Trust is not an all or nothing thing. In the case of a BNI chapter, leadership might trust me in some areas, but not be willing to open up in others. We learn in BNI that trust takes time. Actually, it takes time and particular actions, in some unique, required combination, before a chapter, or a person, will trust me in certain areas, but perhaps not with others. This is the same across all of life and business. One may never really know how much is enough until they want to cash it in and realize they come up short.

I said earlier that we like early, we like collaborative and communication, we like open, aware, and smooth. Not enough trust? No openness. Not enough trust? Less willingness to be collaborative. Not enough trust? Communication suffers. Not enough trust? Less willingness to work harder to get it done sooner.

Everyone we know is a trust banker with their own “transaction” criteria; we must make a sufficient number of trust deposits into their particular trust account before we can transact with them. Time is a factor: we must make deposits into the trust account long enough until we attain a sufficient balance. Frequency matters: not making deposits into the account frequently enough means the balance doesn’t grow as fast as we’d like. Then there’s idleness: if an account sits unattended too long, it tends to lose value. How about consistency: we must make regular, often small, deposits over time until the trust account hits a sufficient balance; little things can add up to quite a lot.  A big deposit can help a lot, some action of really stepping up to help or serve. Still, a few big deposits may tip the scales, but in my experience those assets can evaporate if that’s ultimately all there is.

Then there are WITHDRAWALS! It’s been said that trust is built by drops but lost by buckets. I think we often consider all of the deposits we’ve made, but tend to easily overlook the withdrawals. Small withdrawals can add up over time and before we know it, our account is broke.  When it comes to withdrawals, small actions and neglects seem to multiply into big losses; drops that went into the resevior easily turn into buckets coming out.  We think we’re doing fine and then one small thing zeros out the account. Of course, one or two big withdrawals can break the bank, no matter how big the balance.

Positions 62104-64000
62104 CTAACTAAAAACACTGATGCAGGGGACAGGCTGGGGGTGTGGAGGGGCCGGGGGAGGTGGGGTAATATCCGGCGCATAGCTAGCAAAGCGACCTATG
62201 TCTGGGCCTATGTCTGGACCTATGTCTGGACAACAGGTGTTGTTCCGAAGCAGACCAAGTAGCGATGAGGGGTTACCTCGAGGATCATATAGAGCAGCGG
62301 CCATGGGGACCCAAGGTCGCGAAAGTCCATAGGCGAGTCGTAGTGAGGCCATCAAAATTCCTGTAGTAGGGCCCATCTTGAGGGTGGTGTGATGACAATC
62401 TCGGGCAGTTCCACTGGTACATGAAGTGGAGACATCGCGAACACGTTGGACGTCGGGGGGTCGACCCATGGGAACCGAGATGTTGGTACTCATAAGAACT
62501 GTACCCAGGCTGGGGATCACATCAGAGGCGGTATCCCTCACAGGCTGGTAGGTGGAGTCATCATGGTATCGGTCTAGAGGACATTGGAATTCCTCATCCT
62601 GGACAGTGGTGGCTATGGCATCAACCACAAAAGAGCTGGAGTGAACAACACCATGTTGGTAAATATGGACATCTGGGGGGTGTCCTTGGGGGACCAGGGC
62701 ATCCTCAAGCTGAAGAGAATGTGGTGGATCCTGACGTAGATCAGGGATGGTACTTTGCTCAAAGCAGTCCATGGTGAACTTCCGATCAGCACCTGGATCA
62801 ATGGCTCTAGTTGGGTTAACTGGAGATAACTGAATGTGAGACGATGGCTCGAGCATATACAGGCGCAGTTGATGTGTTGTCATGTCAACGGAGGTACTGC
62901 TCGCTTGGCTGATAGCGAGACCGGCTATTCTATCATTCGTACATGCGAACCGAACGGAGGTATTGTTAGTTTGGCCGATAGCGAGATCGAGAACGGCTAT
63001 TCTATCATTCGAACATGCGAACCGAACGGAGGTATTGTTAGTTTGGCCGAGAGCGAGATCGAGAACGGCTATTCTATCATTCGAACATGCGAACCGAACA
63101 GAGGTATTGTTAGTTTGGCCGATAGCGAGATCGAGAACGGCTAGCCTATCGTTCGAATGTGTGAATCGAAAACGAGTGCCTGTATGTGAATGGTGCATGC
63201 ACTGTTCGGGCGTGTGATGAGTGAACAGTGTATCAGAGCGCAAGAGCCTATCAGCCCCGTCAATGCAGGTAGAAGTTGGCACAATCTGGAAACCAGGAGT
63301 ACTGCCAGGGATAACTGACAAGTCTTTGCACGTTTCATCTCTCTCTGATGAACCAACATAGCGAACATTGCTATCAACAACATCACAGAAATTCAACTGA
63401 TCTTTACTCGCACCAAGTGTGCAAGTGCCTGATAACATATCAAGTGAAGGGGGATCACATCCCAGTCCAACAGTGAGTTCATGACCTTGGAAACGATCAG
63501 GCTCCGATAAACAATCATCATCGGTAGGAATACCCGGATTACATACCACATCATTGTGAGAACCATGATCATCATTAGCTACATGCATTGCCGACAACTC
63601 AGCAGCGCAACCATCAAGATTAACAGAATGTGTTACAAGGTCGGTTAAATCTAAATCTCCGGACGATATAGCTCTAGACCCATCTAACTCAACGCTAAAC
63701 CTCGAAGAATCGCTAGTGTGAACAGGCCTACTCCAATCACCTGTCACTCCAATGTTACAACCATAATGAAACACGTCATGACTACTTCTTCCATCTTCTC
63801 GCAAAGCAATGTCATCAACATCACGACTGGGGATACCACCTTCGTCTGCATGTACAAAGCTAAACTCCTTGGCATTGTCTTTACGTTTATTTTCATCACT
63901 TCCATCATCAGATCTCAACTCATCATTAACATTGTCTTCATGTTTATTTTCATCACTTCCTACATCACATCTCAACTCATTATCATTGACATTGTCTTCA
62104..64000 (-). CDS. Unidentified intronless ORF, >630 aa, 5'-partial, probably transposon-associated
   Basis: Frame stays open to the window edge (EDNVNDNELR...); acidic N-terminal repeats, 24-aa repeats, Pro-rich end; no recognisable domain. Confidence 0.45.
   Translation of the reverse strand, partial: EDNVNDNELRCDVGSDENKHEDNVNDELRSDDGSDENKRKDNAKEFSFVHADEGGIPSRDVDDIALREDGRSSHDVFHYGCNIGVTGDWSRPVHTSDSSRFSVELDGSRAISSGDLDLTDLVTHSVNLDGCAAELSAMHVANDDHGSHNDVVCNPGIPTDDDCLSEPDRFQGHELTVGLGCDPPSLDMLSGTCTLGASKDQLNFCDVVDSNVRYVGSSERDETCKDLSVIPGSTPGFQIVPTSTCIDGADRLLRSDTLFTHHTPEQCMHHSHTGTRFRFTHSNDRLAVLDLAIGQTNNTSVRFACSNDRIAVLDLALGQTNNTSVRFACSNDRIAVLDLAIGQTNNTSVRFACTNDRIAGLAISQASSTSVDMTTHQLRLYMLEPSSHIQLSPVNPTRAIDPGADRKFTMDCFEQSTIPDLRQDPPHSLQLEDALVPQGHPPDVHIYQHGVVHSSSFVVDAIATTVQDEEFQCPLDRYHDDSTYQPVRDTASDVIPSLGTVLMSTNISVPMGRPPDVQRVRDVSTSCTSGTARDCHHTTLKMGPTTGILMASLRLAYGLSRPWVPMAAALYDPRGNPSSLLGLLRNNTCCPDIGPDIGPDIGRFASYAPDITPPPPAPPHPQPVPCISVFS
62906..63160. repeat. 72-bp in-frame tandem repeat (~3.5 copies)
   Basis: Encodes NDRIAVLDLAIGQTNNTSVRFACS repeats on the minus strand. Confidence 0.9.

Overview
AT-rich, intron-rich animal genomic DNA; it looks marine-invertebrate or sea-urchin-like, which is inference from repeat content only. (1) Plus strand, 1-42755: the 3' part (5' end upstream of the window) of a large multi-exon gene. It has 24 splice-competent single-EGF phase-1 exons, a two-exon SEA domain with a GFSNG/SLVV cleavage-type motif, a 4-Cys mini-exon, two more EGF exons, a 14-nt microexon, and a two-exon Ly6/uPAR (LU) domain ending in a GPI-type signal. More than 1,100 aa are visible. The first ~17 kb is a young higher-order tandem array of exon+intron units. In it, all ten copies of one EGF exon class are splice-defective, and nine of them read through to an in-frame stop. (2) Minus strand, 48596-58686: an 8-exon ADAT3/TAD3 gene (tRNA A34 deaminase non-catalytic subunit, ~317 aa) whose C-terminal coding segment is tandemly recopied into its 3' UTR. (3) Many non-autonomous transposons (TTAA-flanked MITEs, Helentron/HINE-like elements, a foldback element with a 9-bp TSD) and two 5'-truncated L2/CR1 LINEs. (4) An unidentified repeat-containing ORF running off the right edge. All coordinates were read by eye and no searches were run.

Warning: early withdrawals may result in heavy penalties.

Having some difficult interaction with someone? Not getting what we need or want? Wondering why a relationship or interaction hasn’t moved along better or why it went bust? Log into your trust accounts and take a look at your transaction histories.

Drops. Buckets. Deposits. Withdrawals. We shouldn’t wait until we get the overdraft notice. We need to review our regular monthly statements. I thought my statement with some of the presidential trust accounts was looking pretty good, but I realize upon reflection that I should continue to work even harder at building up those balances. Life’s work it is, with everyone, all of the time.

2 Responses to “Struggling with Low T”

  1. bobwyzguy June 29, 2014 at 14:56 #

    Thanks Chris for your insights. I really enjoyed this posting, and I had to think of ways that it pops up in my work life, as a computer technician. Low or High T probably has everything to do with why some clients just take my advice wholeheartedly, and why some of them resist or refuse the same suggestions.

    • chriscorreia June 29, 2014 at 15:08 #

      Thanks for the feedback and participation, Bob. I think it can be a challenge to accurately assess where we stand in regards to trust with others. Perhaps the lesson is to think of those folks whose trust we most want or need, and then to be sure to foster that trust with regular, sufficient and meaningful actions.